GEORGE WASHINGTON’S RELIGION
So many of us want to believe that the great man thought as we do. That Washington believed in the same things as you. A belief system of one who was a family man, a farmer, a great military leader, and our first President. A role model. And one lifted up high for us to admire.
But George Washington was his own man, and tight-lipped about many things. He was not glib, and not a fashionable speaker. And he suffered many attacks from other great leaders who were, like Thomas Jefferson. Maybe we can all benefit from a review of who George Washington really was and how he grew as a leader through silence and experience!
George Washington had some immediate advantages. He was tall, broad of shoulders [but not deep of chest], and he was handsome. That helped him marry the widow, Martha Dandridge Custis, and gain the status of one of Virginia’s wealthiest plantation owners. And his facial smallpox scars were moderate and not prominent [his resulting immunity would save him from the smallpox epidemic during the Revolutionary War].
So what did this man believe, our greatest founder? He wrote no biography, but did keep a periodic diary for much of his life. But his writings were not confessional or philosophical in nature. They were mainly about what was then happening around him. He did write letters by which we might see into his thinking [though both he and his wife, Martha, destroyed many of them]. And we have comments by many others who observed him. It was said that people parted before Washington as though he were a god.
But Washington was not a god, rather an unusual type of citizen. For, as history reports, he gave up supreme power twice. Once as commander of the Revolutionary Army, and then after two terms as President of the new United States. Our modern gods-in-making would be well served by the study of his greatness. For true leaders leave and then lead by example.
Let us deal immediately with the issue of religion. The argument is made that America was founded as a Christian nation. It was actually founded by a group of free thinkers who wanted the freedom to practice whatever they believed freely. And the history of religion in early America is truly freaky. Many fringe sects fled Europe to the religious safety of America, and many more new belief systems sprouted when they got here. Then there was the “First Great Awakening” in the mid 1700s, and the “Second Great Awakening” in the early 1800s. The latter earned Western New York the reputation as the “Burned-Over District” because of its religious ardor.
We need not review such religious expressions here, for this is a free country of free believers, developing their own view of what is important. And in many ways, religious thought is the fabric of American society, and why we are a colorful [if somewhat disputatious] nation.
What George Washington thought about the subject is best reflected in the replacement of our clumsy Articles of Confederation by our remarkable Constitution, whose First Amendment clearly squared with Washington’s own belief system:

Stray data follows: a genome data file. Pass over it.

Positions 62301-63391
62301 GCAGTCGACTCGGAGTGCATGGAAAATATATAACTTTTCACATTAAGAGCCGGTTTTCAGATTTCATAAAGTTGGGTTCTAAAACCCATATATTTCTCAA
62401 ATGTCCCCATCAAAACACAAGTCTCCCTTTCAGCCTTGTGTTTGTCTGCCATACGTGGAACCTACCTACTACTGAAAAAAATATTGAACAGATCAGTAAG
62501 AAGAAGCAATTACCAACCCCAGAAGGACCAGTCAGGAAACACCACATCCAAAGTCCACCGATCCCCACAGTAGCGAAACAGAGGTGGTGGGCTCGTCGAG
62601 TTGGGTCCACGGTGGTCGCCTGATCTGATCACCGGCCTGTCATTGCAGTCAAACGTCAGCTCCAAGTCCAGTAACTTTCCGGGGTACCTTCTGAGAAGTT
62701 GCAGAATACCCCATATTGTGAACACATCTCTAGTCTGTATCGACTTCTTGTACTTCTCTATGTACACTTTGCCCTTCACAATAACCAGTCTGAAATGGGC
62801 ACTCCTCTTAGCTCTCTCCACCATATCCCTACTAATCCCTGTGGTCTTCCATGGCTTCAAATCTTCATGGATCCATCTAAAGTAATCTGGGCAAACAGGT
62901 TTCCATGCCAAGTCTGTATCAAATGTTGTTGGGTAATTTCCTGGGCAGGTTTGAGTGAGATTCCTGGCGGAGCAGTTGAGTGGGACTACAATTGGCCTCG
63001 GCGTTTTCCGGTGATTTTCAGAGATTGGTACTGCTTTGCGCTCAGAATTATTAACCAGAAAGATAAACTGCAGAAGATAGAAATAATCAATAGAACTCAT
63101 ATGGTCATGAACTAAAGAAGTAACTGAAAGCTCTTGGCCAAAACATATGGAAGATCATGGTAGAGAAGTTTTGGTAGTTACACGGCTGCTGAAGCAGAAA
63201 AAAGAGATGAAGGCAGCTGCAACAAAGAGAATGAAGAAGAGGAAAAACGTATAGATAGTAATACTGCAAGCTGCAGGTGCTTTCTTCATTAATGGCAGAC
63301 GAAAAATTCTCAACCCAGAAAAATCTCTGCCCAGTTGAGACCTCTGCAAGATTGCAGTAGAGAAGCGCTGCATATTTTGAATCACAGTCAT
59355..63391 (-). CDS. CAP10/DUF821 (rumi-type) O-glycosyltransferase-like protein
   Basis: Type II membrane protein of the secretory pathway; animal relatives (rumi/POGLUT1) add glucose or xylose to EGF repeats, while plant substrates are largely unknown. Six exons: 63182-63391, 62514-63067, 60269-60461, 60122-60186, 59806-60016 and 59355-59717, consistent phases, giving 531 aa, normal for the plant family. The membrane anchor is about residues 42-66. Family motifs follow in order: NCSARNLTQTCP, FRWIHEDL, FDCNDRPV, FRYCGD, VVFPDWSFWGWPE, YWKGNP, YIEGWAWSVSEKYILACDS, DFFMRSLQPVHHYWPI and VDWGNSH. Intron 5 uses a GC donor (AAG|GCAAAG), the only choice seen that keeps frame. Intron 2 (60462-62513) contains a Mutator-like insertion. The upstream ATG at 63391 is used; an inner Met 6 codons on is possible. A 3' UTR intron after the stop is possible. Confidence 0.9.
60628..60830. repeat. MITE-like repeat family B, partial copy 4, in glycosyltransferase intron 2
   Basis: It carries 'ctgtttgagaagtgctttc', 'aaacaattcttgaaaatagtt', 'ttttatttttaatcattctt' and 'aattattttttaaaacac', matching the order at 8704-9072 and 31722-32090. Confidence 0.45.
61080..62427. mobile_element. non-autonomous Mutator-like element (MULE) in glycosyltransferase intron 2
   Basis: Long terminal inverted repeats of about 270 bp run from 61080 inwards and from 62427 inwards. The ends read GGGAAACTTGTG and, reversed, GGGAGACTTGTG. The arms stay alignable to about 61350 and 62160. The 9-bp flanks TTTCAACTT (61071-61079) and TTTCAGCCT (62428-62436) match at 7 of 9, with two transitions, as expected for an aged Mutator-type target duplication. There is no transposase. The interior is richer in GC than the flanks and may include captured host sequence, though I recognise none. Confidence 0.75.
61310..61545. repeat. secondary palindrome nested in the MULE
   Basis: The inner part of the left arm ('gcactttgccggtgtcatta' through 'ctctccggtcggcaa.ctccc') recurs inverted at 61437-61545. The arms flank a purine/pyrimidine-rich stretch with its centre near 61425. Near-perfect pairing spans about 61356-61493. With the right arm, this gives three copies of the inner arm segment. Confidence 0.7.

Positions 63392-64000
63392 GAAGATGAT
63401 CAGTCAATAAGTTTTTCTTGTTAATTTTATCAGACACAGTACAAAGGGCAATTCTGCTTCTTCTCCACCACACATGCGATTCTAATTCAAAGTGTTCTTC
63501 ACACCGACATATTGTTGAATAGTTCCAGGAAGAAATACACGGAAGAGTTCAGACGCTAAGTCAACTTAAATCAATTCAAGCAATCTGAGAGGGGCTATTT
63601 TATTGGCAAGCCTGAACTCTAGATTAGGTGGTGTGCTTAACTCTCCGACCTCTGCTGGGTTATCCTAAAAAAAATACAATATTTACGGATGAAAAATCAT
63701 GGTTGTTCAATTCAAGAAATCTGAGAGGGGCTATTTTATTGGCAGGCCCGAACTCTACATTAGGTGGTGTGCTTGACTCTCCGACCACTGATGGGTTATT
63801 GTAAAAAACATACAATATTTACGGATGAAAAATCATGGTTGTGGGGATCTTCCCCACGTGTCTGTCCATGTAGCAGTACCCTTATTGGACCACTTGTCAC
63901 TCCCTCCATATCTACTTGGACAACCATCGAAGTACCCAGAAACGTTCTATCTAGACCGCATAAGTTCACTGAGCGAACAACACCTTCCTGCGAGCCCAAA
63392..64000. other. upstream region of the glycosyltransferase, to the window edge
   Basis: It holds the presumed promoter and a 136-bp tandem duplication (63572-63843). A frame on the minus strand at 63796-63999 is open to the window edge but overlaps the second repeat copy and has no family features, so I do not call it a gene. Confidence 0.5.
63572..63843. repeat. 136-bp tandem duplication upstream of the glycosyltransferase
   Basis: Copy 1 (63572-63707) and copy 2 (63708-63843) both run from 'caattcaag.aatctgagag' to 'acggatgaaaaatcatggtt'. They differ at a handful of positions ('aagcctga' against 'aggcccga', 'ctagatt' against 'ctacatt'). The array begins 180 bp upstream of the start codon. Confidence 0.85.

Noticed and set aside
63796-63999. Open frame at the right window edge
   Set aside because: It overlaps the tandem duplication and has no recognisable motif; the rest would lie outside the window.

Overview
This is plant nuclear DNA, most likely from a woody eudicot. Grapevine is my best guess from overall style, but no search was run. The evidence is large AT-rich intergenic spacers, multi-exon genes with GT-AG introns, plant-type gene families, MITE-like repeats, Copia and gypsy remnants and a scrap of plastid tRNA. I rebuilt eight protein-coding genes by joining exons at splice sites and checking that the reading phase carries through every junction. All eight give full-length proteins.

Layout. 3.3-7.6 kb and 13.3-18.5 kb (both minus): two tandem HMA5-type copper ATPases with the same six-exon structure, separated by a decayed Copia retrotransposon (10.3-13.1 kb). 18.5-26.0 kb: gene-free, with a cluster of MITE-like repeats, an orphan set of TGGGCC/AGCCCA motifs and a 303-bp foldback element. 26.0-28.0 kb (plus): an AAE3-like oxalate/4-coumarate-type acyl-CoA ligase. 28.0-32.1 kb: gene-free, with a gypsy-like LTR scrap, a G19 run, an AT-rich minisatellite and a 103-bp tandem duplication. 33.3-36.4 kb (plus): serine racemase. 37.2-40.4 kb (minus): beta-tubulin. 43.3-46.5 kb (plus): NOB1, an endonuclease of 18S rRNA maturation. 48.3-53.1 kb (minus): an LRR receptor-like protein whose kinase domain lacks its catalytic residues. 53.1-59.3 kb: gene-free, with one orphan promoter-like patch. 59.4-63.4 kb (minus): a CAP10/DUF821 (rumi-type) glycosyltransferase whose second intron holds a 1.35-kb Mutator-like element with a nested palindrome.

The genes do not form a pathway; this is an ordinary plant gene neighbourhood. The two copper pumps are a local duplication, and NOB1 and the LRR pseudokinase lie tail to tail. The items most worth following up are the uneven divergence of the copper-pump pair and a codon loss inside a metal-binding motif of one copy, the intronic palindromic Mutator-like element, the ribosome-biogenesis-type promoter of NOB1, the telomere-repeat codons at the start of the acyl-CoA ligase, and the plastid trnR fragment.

“The convention of a number of the states, having at the time of their adopting the Constitution, expressed a desire, in order to prevent misconstruction or abuse of its powers, that further declaratory and restrictive clauses should be added …” [The preamble to the Bill of Rights]
“Congress shall make no law respecting an establishment of religion, or prohibiting the free exercise thereof;” [First Amendment to the United States Constitution]
Well, where to begin with him? Washington’s father died in 1743, when he was eleven, leaving him a small farm, ten slaves, and the care of his siblings. Washington’s mother lived there, too, and did not remarry. She would live, sometimes austerely, until 1789, aged 81, the year Washington took office as President.
His half brother, Lawrence, inherited the land on the Potomac where he began building Mt. Vernon. George Washington would get all of that after Lawrence, his wife, and daughter, died young. And he would operate it with the funds brought to him through his marriage to Martha Dandridge Custis.
Life and family experiences teach one their religion. Churches and institutions contribute structure, much of which is based on sacred scriptures. But those were early freewheeling days of thinking in Washington’s new America. And there was a popular religious concept about that, which had been brewing in England, called “Deism.” Belief in a God that was too busy to now interfere in human activity. Maybe.
Was Washington a “Deist?” Let us deal with that later. Labels rarely define a personality, and certainly not in regard to spirituality. What did George Washington really believe?
Washington attended the Anglican Church and was baptized as an infant. That would be the Church of England, the one then headed up by the King of Britain, George III. The one just defeated in war by George Washington, and who would go insane around 1788. Washington was concerned with the Anglican Church as a result.